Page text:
80 per cent of antiquity theft case remains unsolved
Investigating agencies could not make any breakthrough in about 80 per cent cases of antiquities theft from historical sites, maintained by the Archaeological Survey of India (ASI), in the last three years.
As many as 10 such cases were registered in different parts of the country since 2009. Only a case of theft of an invaluable granite stone Shivalinga shaft in Karnataka and another theft of Dashyatara containing nine Avataras and one figure of Vishnu in Madhya Pradesh have been solved so far.
The granite stone Shivalinga shaft was stolen from an old Shiva temple in Thimmalapura of Bellary district in Karnataka in November 2010, while a sculptural panel termed as Dashyatara containing nine Avataras and one figure of Vishnu was stolen from Dharmajeshwa temple and Buddhist Caves village in Mandsour district of Madhya Pradesh in 2011.
An 8th century sculpture, “Ornate Mithuna Couple Standing under Canopy”, which was stolen from Gargach temple in Atru, Rajasthan, in April 2009, is yet to be traced. The Gargach temple is still waiting to see the recovery of another minutely carved male and female sculpture standing under canopy which was stolen in October in the same year.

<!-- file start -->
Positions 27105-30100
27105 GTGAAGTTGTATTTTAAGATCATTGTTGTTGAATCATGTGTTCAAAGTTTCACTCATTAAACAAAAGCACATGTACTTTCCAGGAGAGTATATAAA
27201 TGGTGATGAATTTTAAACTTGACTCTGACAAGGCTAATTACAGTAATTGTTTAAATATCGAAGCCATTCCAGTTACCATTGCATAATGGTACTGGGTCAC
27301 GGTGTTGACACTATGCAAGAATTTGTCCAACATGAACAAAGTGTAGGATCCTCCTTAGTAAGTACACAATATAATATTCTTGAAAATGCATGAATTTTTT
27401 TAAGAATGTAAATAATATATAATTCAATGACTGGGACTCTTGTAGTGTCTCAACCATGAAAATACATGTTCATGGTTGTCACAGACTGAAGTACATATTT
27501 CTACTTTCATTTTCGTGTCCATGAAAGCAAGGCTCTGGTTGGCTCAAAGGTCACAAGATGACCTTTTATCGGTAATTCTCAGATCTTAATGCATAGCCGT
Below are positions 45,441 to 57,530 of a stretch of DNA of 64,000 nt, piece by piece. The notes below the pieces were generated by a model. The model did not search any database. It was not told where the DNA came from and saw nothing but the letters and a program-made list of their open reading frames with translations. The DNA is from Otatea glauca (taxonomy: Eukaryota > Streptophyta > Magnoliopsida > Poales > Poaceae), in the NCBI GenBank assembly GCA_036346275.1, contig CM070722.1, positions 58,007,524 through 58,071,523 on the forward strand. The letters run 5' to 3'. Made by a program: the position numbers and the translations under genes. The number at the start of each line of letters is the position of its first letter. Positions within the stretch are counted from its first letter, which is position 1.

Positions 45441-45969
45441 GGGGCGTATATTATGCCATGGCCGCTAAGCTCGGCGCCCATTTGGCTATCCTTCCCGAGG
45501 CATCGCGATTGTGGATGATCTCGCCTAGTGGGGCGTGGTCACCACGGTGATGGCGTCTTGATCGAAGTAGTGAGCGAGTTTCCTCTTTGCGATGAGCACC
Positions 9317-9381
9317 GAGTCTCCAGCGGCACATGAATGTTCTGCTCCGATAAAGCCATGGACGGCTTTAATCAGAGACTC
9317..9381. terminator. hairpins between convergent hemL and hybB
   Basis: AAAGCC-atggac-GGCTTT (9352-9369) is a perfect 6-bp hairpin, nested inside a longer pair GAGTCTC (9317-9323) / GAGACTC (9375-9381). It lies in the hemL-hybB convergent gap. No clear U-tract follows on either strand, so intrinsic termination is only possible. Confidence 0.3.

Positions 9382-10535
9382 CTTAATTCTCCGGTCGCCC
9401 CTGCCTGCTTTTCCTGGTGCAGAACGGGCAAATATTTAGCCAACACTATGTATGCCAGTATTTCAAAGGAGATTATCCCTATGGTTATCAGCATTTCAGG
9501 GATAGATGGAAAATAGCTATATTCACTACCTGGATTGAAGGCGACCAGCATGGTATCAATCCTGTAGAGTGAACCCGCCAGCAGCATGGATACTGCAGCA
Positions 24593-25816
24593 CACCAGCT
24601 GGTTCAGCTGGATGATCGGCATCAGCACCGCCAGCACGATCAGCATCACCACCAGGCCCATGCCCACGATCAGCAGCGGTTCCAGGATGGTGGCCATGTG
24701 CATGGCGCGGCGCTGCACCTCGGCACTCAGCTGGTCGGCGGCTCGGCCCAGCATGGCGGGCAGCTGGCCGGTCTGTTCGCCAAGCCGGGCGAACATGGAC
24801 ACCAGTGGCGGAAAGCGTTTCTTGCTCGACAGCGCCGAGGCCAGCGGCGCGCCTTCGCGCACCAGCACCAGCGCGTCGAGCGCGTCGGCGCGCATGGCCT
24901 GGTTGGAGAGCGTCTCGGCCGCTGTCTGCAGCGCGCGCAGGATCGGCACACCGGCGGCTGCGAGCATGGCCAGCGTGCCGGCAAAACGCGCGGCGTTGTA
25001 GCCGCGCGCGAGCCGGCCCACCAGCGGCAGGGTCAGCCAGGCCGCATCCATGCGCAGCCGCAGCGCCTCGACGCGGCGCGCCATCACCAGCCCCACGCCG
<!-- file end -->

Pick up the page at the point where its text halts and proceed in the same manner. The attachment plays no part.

In Rajasthan, investigators have also failed to trace a four armed seated female deity and an ancient stone sculpture along with two small sculptures, which were stolen from famous Kanker-Ki-Putli temple in Bhilwara district in August and November, 2010, respectively.
Hazarduari Palace Museum, a popular tourist destination in Murshidabad, West Bengal, lost three valuable silver antiquities — Alam Panjas (palm-shaped artefacts) — in theft from its Religious Gallery in August 2010. The artifacts are yet to be traced.
Sivalayam temple of Old Vishnu and Mukteshwara Swamy temple complex at Peddamudiyam in Kadappa district of Andhra Pradesh continues to wait for the return of a Nandi sculpture which was stolen in May 2011.
As many as 3,677 monuments and historical sites have been declared as of national importance in the country under the Ancient Monuments and Archaeological Sites and Remains Act, 1958. The ASI provides security to all of its protected monuments, museums and sites, through Armed Police Guards, Home Guards and private security guards, in addition to its regular attendants. “Problem is with those historically important sites which are still unprotected,” sources in the ASI said.